Climate change is accelerating, causing an increase in deadly climate events. This past year record-breaking hurricanes, devastating wildfires and soaring temperatures pummeled our planet.
Many organizations recognize that they play a role in reducing their carbon footprint. And The Associated began this commitment to sustainability more than a decade ago.
“That decision is part of our corporate mission and values, which is deeply rooted in the teachings of Jewish culture. It drives our commitment to be good stewards of the environment.”Ben Gershowitz, vice president of facilities at The Associated
From solar farms to green energy loans … from reforestation to education … here are a few ways that The Associated is going green.
As part of these efforts, The Associated entered into an agreement to have a solar farm constructed on a warehouse complex in Baltimore City by the end of the year. When operational this year, it will offset 50% of the electrical needs for the entire Associated system, which includes its headquarters on Mt. Royal Ave., two JCCs and other owned buildings that house its many agencies.
Concurrently, Pearlstone, an agency of The Associated, is leading by example through the installation of solar panels on the rooftop of its lodge buildings. Not only will it produce clean energy but will save the organization close to $10,000 each year.
Community members also can take advantage of a partnership between Pearlstone and Neighborhood Sun to help the environment. All residents who pay an electric bill can subscribe and receive credits on these bills.
“Less pollution, cheaper bills, investment in the local economy an shared community action are a few of the benefits of Community Solar,” says Joan Plisko, Pearlstone’s Community Sustainability Director.
Energy Loans for Nonprofits
More than 10 years ago, The Associated established a Green Loan Fun to provide low-interest loans to Jewish organizations. Several years ago, they opened this fund up to other faith-based nonprofits in the greater Baltimore region.
Nonprofits can take advantage of up to $170,000 over a five-year period to improve their energy efficiency.
Since its establishment, organizations such as Beth Tfiloh Congregation, Beth Israel Congregation, the JCC and the Talmudical Academy have used these loans to support energy conservation through lighting upgrades and renovations to heating and cooling systems, saving their organizations significant money each year. As a result, they have received significant savings — both in energy and dollars.
The Associated system has made a conscious effort to improve the local ecosystem by planting trees that ultimately that ultimately improve water and air quality, reduce runoff, sequester carbon and help decrease harmful ultraviolet radiation. It is part of a larger strategy for land sustainability.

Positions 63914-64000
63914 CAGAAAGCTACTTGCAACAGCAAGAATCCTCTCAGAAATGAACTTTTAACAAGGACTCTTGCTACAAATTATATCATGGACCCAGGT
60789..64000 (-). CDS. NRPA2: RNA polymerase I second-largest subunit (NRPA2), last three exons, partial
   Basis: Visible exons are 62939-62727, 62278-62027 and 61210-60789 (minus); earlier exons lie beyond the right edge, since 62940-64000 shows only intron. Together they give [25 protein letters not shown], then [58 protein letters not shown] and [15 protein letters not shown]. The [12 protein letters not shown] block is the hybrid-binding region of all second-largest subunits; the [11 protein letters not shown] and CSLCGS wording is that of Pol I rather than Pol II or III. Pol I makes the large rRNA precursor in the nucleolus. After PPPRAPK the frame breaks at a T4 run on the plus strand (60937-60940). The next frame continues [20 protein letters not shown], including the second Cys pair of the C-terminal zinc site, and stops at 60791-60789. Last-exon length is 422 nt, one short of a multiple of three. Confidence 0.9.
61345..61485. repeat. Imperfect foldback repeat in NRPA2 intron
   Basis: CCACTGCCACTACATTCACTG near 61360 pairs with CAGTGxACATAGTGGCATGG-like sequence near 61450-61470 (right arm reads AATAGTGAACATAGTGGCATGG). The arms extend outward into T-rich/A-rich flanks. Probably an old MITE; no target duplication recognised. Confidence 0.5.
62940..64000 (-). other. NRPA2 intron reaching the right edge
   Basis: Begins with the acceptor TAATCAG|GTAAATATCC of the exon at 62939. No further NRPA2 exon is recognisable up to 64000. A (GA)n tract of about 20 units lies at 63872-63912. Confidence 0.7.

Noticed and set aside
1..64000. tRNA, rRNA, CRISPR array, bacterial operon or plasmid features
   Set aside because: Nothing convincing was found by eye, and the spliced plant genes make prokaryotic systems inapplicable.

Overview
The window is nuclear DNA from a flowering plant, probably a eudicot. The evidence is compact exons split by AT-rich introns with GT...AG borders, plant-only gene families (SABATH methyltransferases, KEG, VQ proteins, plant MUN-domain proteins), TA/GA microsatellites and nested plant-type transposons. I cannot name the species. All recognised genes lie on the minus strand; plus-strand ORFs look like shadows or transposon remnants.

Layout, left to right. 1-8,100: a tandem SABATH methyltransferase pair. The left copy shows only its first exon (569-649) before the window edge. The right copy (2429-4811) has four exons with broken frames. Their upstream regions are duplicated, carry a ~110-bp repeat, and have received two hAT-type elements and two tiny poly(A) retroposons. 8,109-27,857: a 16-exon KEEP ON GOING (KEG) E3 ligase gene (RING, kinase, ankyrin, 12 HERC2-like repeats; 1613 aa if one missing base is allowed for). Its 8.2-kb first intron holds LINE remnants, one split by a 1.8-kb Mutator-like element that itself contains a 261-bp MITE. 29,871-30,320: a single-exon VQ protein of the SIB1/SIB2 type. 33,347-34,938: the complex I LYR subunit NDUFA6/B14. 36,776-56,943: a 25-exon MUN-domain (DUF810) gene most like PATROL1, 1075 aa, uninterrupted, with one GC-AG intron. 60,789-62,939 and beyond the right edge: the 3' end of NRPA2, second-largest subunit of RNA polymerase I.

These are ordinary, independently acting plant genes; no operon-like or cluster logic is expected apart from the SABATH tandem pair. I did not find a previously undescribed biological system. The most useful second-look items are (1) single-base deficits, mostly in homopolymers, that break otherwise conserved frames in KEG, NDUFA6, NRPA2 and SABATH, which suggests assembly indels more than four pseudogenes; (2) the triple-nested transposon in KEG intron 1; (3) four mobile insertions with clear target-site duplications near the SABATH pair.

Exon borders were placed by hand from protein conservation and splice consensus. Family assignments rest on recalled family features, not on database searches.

Pearlstone’s ecological master plan for their 180-acre campus calls for planting thousands of trees, and now offers a Gift a Tree program that engages community members in supporting this reforestation effort, both through donations and actual tree-planting events in both spring and fall.
In addition, The Associated as part of this effort, has planted a significant number of trees at the Jewish cemeteries at Bowleys Quarters.
Yet if we want the next generation to become good stewards of our land, we must educate and engage the next generation. Pearlstone, which blends Jewish values with a mission to foster a culture where sustainability and environmental health are integral to Baltimore’s Jewish community. is at the center of this effort.
One of its most popular programs, the Farm and Forest School, has drawn about 100 young participants each week since the pandemic began. It focuses on nature connection integrated with Jewish wisdom.
Drawing on indigenous educational wisdom, the curriculum covers a wide range of topics from local food systems to innovative compost solutions to global initiatives in eco-social entrepreneurship. Farm projects encompass tending perennial and annual plants, animal care, mushroom cultivation, natural building, cooking, soap-making, herbal medicine and more.
“This program has been a joy for my child during this difficult time… His connection to nature, infused with Jewish and ancient wisdom, is serving as a guide for his understanding of how to be a caretaker and good person in the world,” says one parent.
Many of Pearlstone’s environmental practices, such as the recent controlled burn this spring which is part of its efforts to convert grassland from lawn to meadows, also include an educational component.